Who will be in the greatest video montage in sports? Well, here's our ever-expanding list of NCAA tournament shining moments that are likely to fill our season-ending musical montage.
National championship game
Jenkins' buzzer-beater gives title to Villanova: North Carolina had just erased a 10-point deficit and tied the game on Marcus Paige's 3-point circus shot, leaving the Wildcats just 4.7 seconds to attempt a game-winner. Ryan Arcidiacono hurried the ball up the court before dumping it off to forward Kris Jenkins, who stepped up and buried a deep 3-pointer, handing Villanova its second national championship.
North Carolina logs a hockey assist: North Carolina's Justin Jackson found himself trapped on the baseline by Syracuse's 2-3 zone during the second half of the Tar Heels' national semifinal win over Syracuse. Suddenly, Jackson found teammate Marcus Paige, who was cutting to the basket. But when Paige saw Orange guard Malachi Richardson at the rim, he flicked another pass -- not just any pass, a one-handed touch pass that he never fully possessed -- to an open Kennedy Meeks under the basket, who flushed a two-hand slam that helped the Heels' prevail.
Bridges seals Villanova's title game berth: Holding what was already a 15-point lead after the second half's under-12-minute media timeout, Villanova coach Jay Wright drew up a play that would cement the Wildcats' spot in the national championship game. Oklahoma was applying full-court pressure in an attempt to get back in the game, but the Sooners forgot to account for Villanova freshman guard Mikal Bridges. Bridges slipped behind the defense, where Kris Jenkins hit him with a three-quarter-court baseball pass. Bridges threw down a vicious slam, and he was fouled by Sooners big man Jamuni McNeace. Bridges made the free throw to put the Wildcats up by 18, a lead that was never threatened.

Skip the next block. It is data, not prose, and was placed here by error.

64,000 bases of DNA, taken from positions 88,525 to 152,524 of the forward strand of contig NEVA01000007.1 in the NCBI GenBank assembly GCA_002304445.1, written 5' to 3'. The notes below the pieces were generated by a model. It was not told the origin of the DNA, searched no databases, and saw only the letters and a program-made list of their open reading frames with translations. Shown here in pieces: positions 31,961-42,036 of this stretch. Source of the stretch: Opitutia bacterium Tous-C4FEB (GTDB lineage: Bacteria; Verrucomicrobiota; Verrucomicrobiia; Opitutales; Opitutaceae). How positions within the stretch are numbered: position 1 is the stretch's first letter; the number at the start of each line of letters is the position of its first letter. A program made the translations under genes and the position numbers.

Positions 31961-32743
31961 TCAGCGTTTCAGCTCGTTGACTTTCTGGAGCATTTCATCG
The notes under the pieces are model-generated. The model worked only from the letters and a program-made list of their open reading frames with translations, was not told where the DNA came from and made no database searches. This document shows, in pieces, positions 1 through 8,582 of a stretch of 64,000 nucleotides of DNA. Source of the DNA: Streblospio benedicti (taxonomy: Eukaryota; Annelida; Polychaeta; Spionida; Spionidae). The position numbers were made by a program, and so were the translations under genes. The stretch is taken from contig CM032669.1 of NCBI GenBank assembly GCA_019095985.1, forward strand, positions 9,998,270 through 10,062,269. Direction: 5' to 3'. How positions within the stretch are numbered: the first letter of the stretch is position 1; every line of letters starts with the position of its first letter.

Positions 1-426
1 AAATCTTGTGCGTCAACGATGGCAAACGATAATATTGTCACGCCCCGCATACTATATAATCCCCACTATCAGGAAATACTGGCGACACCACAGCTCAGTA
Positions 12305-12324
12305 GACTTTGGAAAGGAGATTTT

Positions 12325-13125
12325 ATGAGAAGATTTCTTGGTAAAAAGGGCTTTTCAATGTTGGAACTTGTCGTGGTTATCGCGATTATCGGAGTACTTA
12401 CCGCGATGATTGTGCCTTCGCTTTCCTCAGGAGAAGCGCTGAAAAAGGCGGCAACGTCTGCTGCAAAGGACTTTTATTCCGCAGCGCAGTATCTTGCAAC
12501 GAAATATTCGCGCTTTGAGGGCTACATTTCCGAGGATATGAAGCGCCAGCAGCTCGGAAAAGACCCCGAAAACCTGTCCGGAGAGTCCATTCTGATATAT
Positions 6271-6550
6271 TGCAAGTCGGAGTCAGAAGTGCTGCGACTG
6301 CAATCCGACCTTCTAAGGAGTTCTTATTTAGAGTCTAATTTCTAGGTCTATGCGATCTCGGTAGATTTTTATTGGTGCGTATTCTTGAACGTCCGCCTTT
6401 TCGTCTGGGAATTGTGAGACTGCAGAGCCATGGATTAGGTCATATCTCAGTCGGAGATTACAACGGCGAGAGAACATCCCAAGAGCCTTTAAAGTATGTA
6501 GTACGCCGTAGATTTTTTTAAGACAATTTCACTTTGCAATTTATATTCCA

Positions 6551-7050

Lydon's lost shoe preceeds Syracuse's comeback: One shoeless moment: In the first half against Virginia, Orange forward Tyler Lydon tripped and lost his left shoe. He kicked it a few feet away, and then teammate Michael Gbinije threw it out of bounds. So, of course, Lydon found himself in the middle of the play. He pump-faked and then drilled a 3-pointer from the wing with just a sock on one foot.
Bridges invokes memory of 1985 Wildcats: Shades of 1985? Villanova's Mikal Bridges jumped on a loose ball during the second half against Kansas and just cradled it on the floor for several seconds. It evoked memories of Dwayne McClain securing a ball on the floor and celebrating in the waning seconds of the Wildcats' monumental upset of Georgetown in the 1985 national title game. Both moments happened in the same state, as Bridges helped Villanova upset Kansas on Saturday in Louisville, some 31 years after the program won its championship in Lexington.
Hield's long-range barrage sends Sooners to Final Four: Fifty-six seconds into the West Regional final against Oregon, Oklahoma's Buddy Hield drilled a 3-pointer. He was just getting started. Hield made step-back 3s, NBA-range 3s and wide-open 3s in a masterstroke performance. Hield finished a ridiculous 8-for-13 from behind the arc on his way to 37 points, as the Sooners cruised to an 80-68 victory and a Final Four berth. Hield may have more heroics in store for Houston, but a montage of him scorching the nets against Oregon would play well during a portion of "One Shining Moment."
Lydon's block seals Syracuse's win over Gonzaga: As far as momentous Syracuse blocked shots in the NCAA tournament, this wasn't exactly Hakim Warrick vs. Kansas in the 2003 national title game. But Tyler Lydon's stuff of Gonzaga's Josh Perkins will still go down in Orange lore. After a phantom out-of-bounds call went against Syracuse's Trevor Cooney, Gonzaga got the ball with 12 seconds to go, trailing 61-60. Perkins tried for a go-ahead jump shot with 4 seconds left, but the freshman Lydon rose up for the game-saving rejection. It was Lydon's sixth block of the game, and it will go down as one of the biggest in Syracuse history.